BBQ Dangers

As summertime BBQ time heats up we just wanted to take a moment to warn dog owners against feeding their pets corn cobs.
The area in the green box is an obstructed corn cob.While corn on its own is not toxic or generally harmful, leftover corn cobs can be dangerous for dogs to eat since they do not digest and many times get stuck somewhere in the digestion tract causing partial or complete obstruction.

While at times the cob may pass uneventfully in larger dogs medium and smaller dogs are at great risk. Corn cobs do not digest at all in a dog’s stomach and if left will try to pass down the intestines causing blockage and possible perforation. Once obstructed the intestines can be damaged and surgery is the only way to correct the problem.

Corn Cobs are listed among the top 10 items swallowed by dogs so resist the temptation to give them one. Keep garbage cans covered and locked after a party to keep your pet safe. If your pet accidentally swallows one keep a close watch on them and seek medical help as soon as possible.

Heatstroke and your pet
Animals with pushed in noses are particularly susceptible

With the summer heat upon us we must do all we can to prevent Heatstroke in our dogs and cats. Our furry friends do not tolerate heat as well as humans. Animals with pushed in noses (Brachycephalic) such as Pugs and Boxers, the very young or old or overweight animals are particularly susceptible. Heatstroke is a very serious medical condition and can rapidly lead to brain damage, kidney failure and even death. Animals cool themselves by panting but in times of high heat and humidity panting becomes ineffective.

Signs of heatstroke:

  • Heavy panting
  • Rapid heartbeat
  • Vomiting
  • High Temperature (> then 103.5°F taken rectally)
  • Disorientation
  • Listlessness
  • Restlessness
  • Seizures( if left untreated)

Preventing heatstroke:

Read moreHeatstroke and your pet
Ear Mites -- They're Creepy and They're Crawly
Ear mite - Otodectes cynotisEar mite - Otodectes cynotis

One of the most common problems seen in cats is ear mites. Ear mites are tiny crab like parasites that live on the surface of the skin in the ear and feed on ear debris and tissue fluids. Almost 90 percent of cats become infested with ear mites at some point in their life. Ear mites can infest cats of any age.

Mites are most frequently seen in kittens. Adult cats tend to tolerate the mites better. This tolerance can mask the symptoms, making regular examination and attention by you more important.

Ear mites are highly contagious. They are easily passed from the mother cat to the kittens or they can also infest dogs, rabbits and rodents in the same household. This mite is not zoonotic; it cannot be transmitted from animals to humans.

Symptoms. Affected animals will scratch their ears and shake their head. The ear canal may be filled with dark discharge that resembles coffee grounds. The amount of discharge depends on the severity of the infestation. The irritation can lead to secondary ear infections, which further complicate the situation. If the problem is left untreated, severe damage to the ear canal and eardrum can occur, possibly resulting in permanent hearing loss.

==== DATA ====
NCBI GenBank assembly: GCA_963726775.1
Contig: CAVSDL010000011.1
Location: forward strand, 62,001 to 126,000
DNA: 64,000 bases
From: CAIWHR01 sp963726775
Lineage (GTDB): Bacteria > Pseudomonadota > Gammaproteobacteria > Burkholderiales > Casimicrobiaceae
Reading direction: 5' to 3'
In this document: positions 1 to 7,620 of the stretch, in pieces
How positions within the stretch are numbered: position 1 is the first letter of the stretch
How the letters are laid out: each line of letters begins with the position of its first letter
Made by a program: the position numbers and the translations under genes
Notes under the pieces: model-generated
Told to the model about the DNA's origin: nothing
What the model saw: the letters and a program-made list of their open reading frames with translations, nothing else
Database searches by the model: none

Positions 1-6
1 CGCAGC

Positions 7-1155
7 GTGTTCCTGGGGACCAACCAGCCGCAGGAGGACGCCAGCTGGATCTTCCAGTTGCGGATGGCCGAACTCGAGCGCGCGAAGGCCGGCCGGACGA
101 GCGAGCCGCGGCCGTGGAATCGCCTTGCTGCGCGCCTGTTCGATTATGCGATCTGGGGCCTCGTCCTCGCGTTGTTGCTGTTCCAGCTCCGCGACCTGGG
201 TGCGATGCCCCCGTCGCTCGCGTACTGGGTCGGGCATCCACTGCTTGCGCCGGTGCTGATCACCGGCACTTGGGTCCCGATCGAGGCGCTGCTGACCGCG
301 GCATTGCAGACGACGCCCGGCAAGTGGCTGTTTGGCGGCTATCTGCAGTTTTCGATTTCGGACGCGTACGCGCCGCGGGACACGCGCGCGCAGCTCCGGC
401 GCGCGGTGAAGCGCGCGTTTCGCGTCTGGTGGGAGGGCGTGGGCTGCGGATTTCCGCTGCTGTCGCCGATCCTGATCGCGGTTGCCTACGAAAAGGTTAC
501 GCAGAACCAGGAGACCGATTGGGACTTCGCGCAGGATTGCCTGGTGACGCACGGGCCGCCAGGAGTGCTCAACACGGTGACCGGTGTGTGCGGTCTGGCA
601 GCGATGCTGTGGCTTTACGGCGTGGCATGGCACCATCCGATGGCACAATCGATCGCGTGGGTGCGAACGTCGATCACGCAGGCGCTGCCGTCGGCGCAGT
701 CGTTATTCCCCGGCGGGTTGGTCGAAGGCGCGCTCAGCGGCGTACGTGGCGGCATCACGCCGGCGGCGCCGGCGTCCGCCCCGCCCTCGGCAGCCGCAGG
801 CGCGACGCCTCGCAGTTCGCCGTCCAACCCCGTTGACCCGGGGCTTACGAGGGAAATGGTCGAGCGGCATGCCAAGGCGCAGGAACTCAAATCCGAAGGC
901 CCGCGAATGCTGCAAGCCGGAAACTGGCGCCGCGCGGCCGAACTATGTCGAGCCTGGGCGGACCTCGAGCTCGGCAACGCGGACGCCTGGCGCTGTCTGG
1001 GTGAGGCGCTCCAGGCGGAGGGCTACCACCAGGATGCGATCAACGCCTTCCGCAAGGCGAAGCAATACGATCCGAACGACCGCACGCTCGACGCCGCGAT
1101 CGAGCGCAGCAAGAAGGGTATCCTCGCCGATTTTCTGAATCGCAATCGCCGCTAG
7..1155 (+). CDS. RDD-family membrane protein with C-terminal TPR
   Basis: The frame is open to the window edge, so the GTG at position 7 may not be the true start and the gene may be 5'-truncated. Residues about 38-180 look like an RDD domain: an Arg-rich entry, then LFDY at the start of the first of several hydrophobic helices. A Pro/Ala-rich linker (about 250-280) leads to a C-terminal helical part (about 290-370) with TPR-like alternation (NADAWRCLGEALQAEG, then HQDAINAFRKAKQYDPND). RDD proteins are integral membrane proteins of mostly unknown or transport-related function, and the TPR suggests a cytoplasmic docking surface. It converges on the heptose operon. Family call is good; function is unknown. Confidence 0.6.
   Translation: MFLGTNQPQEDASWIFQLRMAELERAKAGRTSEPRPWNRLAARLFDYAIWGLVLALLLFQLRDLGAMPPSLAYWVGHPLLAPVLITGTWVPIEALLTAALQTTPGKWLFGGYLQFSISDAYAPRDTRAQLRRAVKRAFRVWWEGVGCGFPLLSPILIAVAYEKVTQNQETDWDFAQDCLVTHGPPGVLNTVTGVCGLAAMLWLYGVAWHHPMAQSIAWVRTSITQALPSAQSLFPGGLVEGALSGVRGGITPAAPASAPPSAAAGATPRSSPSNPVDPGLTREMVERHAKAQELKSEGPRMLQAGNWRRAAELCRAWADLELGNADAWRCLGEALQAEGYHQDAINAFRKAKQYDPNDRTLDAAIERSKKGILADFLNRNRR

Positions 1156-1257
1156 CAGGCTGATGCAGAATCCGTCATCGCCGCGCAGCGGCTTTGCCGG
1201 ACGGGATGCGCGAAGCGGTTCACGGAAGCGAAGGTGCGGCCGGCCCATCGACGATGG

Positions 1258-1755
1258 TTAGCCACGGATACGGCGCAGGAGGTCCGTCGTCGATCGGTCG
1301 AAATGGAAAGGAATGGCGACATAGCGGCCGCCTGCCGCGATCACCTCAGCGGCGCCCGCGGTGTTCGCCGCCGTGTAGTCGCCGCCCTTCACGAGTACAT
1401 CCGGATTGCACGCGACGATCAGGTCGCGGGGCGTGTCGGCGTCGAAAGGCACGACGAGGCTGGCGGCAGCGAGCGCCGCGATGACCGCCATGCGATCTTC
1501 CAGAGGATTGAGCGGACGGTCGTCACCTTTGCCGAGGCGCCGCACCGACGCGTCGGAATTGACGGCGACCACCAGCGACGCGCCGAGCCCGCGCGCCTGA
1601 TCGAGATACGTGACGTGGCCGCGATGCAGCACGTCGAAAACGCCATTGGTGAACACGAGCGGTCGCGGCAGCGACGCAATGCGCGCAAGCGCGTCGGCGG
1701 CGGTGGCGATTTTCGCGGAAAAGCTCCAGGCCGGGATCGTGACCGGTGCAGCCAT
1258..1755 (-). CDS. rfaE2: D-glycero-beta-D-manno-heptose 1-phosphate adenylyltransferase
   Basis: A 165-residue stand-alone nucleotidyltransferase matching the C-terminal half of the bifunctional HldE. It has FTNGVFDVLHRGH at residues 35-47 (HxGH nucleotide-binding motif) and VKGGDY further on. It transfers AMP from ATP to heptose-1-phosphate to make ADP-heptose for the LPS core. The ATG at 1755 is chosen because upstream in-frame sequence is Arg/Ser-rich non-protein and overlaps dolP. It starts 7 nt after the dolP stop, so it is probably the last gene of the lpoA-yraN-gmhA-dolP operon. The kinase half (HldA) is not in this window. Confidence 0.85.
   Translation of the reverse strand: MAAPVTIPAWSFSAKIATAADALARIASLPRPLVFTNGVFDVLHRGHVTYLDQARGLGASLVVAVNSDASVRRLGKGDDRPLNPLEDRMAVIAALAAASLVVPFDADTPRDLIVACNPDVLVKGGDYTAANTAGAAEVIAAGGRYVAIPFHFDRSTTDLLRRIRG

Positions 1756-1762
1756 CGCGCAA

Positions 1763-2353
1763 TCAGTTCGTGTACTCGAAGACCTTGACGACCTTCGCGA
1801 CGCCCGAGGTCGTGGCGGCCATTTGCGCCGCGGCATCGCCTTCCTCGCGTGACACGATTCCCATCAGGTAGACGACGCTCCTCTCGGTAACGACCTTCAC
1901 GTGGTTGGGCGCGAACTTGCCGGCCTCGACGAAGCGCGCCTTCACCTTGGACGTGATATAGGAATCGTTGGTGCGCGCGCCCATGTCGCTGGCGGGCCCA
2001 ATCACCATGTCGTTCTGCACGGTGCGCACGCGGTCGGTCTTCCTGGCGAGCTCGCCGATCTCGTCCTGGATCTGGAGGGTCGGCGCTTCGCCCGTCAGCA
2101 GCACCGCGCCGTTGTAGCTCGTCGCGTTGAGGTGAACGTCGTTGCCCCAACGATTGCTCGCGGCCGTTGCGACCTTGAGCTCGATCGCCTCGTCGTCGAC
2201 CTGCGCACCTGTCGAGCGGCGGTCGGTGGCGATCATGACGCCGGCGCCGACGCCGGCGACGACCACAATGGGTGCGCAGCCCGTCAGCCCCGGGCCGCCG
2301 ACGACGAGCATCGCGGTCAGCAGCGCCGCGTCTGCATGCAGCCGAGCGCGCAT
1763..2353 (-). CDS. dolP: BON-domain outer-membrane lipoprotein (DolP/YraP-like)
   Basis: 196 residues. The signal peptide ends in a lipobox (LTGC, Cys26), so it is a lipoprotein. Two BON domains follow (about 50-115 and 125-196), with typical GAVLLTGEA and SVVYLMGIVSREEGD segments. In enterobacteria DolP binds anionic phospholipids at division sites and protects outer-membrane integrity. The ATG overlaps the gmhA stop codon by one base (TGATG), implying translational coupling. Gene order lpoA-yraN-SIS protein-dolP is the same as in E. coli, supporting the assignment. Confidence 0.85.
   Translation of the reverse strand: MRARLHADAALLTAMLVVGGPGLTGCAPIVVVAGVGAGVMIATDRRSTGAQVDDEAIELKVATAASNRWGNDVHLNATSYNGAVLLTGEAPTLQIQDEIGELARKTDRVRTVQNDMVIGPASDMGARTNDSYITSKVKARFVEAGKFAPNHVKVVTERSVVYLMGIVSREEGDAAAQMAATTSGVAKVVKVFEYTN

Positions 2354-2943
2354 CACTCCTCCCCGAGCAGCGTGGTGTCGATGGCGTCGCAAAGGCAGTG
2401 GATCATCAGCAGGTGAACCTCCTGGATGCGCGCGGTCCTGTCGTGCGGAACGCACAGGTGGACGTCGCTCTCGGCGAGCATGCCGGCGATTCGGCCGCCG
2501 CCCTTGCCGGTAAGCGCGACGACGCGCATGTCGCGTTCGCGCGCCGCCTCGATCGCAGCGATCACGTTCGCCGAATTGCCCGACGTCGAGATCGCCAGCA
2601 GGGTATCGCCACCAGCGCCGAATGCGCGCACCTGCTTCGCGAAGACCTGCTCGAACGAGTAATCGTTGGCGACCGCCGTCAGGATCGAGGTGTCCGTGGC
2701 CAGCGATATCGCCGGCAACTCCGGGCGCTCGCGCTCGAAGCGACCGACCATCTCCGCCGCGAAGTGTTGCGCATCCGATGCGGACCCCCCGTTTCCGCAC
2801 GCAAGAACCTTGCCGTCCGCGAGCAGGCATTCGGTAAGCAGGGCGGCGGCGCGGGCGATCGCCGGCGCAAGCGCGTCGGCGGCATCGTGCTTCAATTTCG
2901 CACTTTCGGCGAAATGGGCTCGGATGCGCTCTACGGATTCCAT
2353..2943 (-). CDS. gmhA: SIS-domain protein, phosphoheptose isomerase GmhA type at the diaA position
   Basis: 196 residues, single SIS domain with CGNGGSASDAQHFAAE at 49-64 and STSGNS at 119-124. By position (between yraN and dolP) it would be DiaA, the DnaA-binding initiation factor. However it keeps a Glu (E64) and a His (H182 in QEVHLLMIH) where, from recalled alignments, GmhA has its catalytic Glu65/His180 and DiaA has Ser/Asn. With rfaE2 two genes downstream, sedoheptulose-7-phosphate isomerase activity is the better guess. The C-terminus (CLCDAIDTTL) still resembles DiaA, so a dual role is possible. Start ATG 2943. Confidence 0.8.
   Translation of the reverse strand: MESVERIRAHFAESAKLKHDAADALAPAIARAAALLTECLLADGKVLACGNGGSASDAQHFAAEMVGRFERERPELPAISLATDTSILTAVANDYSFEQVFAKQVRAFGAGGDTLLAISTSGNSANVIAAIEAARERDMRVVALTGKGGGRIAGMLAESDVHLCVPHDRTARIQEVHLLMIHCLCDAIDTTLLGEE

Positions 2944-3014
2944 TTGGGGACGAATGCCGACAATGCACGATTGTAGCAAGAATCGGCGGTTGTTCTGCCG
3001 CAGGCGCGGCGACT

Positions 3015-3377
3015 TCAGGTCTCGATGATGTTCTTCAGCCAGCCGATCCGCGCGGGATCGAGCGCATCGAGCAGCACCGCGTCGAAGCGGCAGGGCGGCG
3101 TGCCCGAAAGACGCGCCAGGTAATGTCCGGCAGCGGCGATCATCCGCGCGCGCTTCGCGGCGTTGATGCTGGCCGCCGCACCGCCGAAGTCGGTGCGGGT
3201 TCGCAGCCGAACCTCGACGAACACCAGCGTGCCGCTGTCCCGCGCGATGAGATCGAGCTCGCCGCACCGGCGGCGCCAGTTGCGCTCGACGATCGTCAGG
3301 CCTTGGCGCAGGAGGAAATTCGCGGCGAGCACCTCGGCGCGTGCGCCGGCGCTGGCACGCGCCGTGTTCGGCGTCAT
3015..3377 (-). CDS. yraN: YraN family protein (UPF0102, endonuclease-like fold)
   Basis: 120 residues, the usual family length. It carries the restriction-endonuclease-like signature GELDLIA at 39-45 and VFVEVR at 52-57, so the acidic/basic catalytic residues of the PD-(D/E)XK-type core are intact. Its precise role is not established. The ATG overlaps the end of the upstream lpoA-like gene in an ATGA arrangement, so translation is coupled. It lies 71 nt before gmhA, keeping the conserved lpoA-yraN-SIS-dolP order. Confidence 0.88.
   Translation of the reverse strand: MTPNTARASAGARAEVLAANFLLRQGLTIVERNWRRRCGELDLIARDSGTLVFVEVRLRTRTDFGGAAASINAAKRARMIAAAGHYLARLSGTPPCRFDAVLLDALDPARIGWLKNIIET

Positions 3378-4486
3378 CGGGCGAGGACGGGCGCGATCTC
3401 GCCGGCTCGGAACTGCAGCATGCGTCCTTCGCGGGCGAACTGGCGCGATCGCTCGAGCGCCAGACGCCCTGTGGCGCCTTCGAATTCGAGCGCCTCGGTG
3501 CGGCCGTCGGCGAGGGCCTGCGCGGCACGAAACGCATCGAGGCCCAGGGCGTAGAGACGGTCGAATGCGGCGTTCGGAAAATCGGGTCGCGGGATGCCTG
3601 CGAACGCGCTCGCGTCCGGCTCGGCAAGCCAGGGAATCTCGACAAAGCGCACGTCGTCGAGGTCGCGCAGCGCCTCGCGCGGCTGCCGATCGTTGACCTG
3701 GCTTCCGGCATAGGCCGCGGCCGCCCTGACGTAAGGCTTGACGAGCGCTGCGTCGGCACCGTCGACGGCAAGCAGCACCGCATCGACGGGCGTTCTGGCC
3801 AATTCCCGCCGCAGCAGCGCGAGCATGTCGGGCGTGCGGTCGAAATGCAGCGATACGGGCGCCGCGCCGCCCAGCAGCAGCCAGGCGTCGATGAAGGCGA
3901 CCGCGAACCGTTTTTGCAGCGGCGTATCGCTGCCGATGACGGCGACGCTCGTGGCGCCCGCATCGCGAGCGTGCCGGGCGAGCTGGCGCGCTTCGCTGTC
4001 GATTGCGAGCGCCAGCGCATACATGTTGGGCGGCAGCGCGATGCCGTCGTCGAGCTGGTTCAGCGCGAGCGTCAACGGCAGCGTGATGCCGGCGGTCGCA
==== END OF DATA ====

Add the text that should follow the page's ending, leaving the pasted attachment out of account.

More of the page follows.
Mites can spread. When infestation is severe and untreated, mites can spread to other body parts causing skin irritation. Common areas include the neck, rump, and tail. This is due to the curled position that cats assume while sleeping.

Diagnosis of the problem is easily done by a veterinarian. A good history and physical exam is needed. Microscopic visualization usually confirms the mites.

Treatment includes cleaning the ear. Once the ears are cleaned, examination of the canal is needed to determine the amount of inflammation and damage the ears have. A commercial ear product is then applied to the cat to kill the mites. This product will need to be applied every 2-4 weeks for 3 treatments. Daily ear cleaning and topical antibiotics may also be needed if a secondary infection is present. Re-examination by your veterinarian is essential with this problem.

Once the infestation is cleared, a monthly preventative is recommended. Examination and treatment of all household pets should be done at the same time to prevent transfer to other pets or reinfestation.

If you see your cat scratching his ears frequently or see dark discharge in the ears, see your veterinarian as this problem can be very uncomfortable and harmful to your cat.

Supplements...They're Not Just For People Anymore

For several years now people have been benefiting from the use of Fatty Acid supplements. Now, veterinarians have joined in. Let's review Fatty Acids (FA) and some of the benefits our companion animals get from the daily intake of these supplements.

Fatty Acids are a specific type of polyunsaturated fat. There are two main groups; Omega-3 and Omega-6 Fatty Acids, based on their molecular structure. Animals can produce some FA, but not all of them, so they must be added to their diets. Those that need to be added are called Essential Fatty Acids.

FA in food are easily destroyed by overcooking, improper storage or a sub-optimal amount of antioxidants in the food. As a result, daily supplementation is recommended.

Fatty Acids come from various sources. Beef fat has a small amount of FA. Greater quantities are found in many plants and cold water fish. The appropriate ratio of Omega 6 to Omega 3 FA is also important. The use of a good, reputable formula is highly recommended. Your veterinarian can assist you in choosing an appropriate product.